Project Title: Modeling of Heat and Mass Transfer of Evaporative Cooling Devices for Improved Vegetable Storage in Low-Income Rural Communities
Term UROP is offered: Fall 2020
Compensation: Paid ($13.50/hr) or credit
Location: Remote and/or on-campus (Cambridge)
Supervisor/Contact: Eric Verploegen
We are looking for a student to continue the development of a heat and mass transfer model of low-cost evaporative cooling devices for improving vegetable storage in Africa and India. When affordable and effective post-harvest storage solutions are not available or affordable, people living in off-grid rural communities will often experience vegetable spoilage, loss of income, lack of access to nutritious foods, and large amounts of time spent purchasing vegetables. More on MIT D-Lab Evaporative Cooling for Vegetable Preservation research.
Evaporative cooling devices have the potential to provide a low-cost, locally available, and effective solution for improving vegetable shelf life. The goal of the model is to identify how specific design variations impact the performance of the evaporative cooling devices and enable organizations that produce and promote these technologies to optimize designs for maximum performance and minimum cost. This project will build on past work from our research group and the student filling this position will collaborate with other undergraduate students, graduate students, and D-Lab staff. The combined heat and mass transfer model will be refined and validated with experimental data that has been previously collected in Mali, Kenya, and at MIT.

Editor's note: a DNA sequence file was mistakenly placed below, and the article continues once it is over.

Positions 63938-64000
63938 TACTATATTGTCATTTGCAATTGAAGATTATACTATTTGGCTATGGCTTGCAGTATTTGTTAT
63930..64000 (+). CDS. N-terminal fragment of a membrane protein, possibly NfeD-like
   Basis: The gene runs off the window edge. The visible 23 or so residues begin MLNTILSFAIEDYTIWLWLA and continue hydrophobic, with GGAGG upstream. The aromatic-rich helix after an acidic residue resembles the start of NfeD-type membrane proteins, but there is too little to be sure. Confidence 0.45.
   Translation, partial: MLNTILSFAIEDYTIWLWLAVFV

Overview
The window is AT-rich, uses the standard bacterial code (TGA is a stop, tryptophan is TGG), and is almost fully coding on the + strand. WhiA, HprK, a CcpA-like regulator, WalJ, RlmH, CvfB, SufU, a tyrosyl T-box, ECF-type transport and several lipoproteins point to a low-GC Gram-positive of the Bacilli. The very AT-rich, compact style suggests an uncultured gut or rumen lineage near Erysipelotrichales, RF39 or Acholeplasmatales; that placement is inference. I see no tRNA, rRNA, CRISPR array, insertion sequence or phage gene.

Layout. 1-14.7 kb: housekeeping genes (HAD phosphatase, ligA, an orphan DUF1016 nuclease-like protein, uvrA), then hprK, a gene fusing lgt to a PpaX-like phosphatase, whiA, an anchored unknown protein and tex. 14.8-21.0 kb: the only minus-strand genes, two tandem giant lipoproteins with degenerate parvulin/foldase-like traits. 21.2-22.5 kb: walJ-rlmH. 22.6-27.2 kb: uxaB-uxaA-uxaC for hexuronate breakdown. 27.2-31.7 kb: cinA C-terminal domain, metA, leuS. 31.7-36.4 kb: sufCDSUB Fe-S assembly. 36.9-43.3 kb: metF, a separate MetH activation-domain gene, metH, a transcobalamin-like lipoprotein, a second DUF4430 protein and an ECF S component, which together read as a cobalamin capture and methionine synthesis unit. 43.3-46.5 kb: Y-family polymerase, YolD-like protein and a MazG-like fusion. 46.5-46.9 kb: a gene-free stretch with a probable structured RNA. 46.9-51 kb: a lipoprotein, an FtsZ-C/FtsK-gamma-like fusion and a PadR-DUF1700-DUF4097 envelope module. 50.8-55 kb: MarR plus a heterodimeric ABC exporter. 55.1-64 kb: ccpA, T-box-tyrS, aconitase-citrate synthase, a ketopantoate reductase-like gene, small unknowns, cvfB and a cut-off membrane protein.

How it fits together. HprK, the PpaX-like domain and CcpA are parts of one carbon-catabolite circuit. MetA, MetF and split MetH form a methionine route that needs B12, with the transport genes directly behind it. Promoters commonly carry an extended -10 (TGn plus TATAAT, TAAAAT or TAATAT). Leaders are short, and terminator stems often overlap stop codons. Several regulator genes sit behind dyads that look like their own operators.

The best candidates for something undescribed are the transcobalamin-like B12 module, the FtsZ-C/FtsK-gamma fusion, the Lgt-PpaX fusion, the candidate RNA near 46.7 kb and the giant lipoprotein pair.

The work can be done entirely remotely, but there is also the opportunity to work with MIT D-Lab researchers to conduct experiments on campus to investigate new design ideas based on insights gained from the modeling. The project will have potential follow-on travel opportunities in Uganda, Kenya, or India to test viable prototypes in the field, as well as to continue on the project for multiple semesters.
Applicants should have an interest in practical solutions to global poverty challenges. A background in thermodynamics and heat transfer, and experience using either Matlab or computational fluid dynamics (CFD) is required. Experience with heat transfer modeling is preferred. Students that have taken 2.051,10.302 or a comparable course will have the relevant background.
This is a paid UROP opportunity at $13.50/hour with an expectation that the student will spend between 80-140 hours on the project over the course of the semester.
Apply by September 18, 2020
Interested candidates should email Eric Verploegen with a brief explanation of why they are interested in this project and describe any relevant previous experience.